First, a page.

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Elderly patients are more likely to have physical comorbidity and unrecognized medical disorders associated with behavioral disturbances.1 Unruptured intracranial aneurysms occur in up to 6% of the general population, and unusual presenting symptoms may include headache, cranial nerve compression or mass effects.2 We report a case of psychosis and bipolar depression associated with an unruptured intracranial aneurysm.
"Mr. M," a 65-year-old right-handed Caucasian man with no previous psychiatric history, was seen for an acute manic episode with psychotic symptoms in the emergency room. He had 2 months of paranoia in the context of "my house was bugged by Iraqi satellites." He also had elated mood, flight of ideas, pressured speech, and slept only 3 hours a day. Three weeks prior to ER visit, patient was depressed, unable to concentrate, losing weight, and not taking care of his dog. Patient also complained of mild unilateral headache. His medical history was significant for obesity, hypertension, coronary artery disease, and a grapefruit size ventral hernia.
A thorough neurological examination revealed no abnormalities. On the initial Mini-Mental State Examination (MMSE),3 he scored 19 out of 30. On day 2, Mr. M scored 29 out of 30 on the MMSE. On the Neurobehavioral Cognitive Status Examination,4 Mr. M’s pattern of scores was consistent with those suffering from mild to moderate presenile dementia. Laboratory studies for dementia and delirium were both unremarkable. CT scan revealed mild cortical atrophy, and a 15 mm diameter aneurysm at the right basilar artery compressing against the pons. Previous CT performed a year ago did not reveal such findings. Given the poor prognosis and significant risk, Mr. M refused invasive operation for the intracranial aneurysm.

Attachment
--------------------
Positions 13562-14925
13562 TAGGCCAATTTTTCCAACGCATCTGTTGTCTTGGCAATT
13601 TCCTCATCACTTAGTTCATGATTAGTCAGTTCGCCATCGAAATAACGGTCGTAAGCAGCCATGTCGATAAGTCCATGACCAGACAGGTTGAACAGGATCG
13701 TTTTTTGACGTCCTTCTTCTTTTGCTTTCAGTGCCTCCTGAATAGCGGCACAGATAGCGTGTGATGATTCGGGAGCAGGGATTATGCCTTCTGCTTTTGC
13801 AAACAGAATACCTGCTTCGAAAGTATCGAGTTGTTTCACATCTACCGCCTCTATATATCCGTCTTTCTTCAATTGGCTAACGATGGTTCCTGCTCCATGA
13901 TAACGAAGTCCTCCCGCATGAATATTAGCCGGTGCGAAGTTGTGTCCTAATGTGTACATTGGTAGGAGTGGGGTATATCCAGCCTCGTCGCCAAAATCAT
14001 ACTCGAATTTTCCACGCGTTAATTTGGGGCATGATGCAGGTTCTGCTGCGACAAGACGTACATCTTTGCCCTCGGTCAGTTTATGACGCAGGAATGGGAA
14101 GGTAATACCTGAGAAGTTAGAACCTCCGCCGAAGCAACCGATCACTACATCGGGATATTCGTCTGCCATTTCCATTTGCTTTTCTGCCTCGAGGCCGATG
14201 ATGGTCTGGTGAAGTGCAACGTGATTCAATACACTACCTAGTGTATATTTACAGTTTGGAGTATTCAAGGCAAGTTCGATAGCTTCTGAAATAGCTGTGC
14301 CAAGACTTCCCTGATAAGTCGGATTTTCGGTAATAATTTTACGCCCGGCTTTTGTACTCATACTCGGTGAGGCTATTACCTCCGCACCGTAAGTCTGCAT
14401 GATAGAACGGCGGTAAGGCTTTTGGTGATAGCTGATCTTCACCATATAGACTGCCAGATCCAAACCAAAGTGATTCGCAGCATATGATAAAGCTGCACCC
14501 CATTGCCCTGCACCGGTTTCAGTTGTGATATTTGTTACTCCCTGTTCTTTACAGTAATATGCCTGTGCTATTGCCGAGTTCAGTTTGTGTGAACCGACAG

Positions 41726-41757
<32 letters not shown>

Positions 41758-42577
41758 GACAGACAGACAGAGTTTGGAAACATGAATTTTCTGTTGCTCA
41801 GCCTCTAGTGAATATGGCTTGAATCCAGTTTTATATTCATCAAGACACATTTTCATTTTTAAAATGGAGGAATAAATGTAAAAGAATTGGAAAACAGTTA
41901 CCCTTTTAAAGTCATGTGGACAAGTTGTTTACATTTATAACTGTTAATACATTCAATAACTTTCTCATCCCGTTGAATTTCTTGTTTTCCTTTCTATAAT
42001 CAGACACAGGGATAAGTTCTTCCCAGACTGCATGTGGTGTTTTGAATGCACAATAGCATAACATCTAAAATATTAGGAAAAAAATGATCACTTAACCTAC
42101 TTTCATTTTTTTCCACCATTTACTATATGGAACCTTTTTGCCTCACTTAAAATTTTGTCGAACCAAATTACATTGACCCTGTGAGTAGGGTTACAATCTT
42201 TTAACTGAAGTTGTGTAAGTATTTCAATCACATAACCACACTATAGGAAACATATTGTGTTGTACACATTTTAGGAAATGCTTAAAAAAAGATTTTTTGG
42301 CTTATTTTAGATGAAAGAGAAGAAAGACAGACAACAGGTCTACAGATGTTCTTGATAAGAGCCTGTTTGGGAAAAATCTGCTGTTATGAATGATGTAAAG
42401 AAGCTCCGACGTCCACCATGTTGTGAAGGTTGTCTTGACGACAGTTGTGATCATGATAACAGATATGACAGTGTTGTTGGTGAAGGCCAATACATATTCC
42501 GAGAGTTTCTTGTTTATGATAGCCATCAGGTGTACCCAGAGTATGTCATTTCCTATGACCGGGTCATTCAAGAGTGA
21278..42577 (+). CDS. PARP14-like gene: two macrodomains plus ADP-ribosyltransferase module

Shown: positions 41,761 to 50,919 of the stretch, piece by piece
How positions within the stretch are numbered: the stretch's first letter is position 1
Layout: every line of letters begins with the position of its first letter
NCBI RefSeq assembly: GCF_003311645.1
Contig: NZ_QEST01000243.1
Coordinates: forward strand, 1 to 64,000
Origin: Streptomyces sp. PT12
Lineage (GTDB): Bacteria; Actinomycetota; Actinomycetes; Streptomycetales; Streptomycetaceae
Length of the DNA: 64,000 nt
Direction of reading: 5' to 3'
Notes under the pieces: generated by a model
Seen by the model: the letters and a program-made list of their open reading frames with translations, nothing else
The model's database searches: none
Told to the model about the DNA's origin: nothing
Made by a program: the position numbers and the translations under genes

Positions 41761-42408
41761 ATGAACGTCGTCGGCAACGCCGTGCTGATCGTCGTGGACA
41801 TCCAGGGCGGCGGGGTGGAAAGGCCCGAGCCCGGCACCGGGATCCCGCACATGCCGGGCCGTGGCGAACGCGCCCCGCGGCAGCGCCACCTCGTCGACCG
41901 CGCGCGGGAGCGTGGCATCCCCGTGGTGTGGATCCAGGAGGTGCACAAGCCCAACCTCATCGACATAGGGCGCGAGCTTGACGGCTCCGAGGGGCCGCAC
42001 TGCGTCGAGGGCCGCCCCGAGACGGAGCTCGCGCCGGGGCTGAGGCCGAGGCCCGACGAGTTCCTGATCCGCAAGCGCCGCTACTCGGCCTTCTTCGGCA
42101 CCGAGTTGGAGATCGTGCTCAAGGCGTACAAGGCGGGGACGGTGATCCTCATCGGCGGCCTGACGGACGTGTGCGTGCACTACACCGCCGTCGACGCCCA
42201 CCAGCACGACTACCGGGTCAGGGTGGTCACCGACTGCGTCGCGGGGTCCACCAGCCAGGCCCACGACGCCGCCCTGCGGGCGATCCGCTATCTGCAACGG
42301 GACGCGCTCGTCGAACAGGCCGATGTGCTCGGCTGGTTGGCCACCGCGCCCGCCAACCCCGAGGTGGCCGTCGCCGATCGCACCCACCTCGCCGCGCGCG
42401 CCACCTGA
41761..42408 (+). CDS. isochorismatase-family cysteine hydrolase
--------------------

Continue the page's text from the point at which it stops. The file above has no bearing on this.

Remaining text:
An association between erotomanic delusional syndrome and intracranial aneurysm has been reported previously.5 To our knowledge, this is the first documented case of association between intracranial aneurysm and paranoia with subsequent bipolar depression. It is still unclear how intracranial aneurysm causes depression, mania, and paranoia in Mr. M’s case. It is likely that ischemic changes, calcification in the wall of the aneurysm and compression of adjacent brain tissue led to the current neuropsychiatric presentation, which included a form of psychosis, bipolar depression, dementia, and delirium. In summary, our case highlights the importance of searching for unrecognized medical conditions that could be solely or partially responsible for new-onset neuropsychiatric symptoms in elderly patients.
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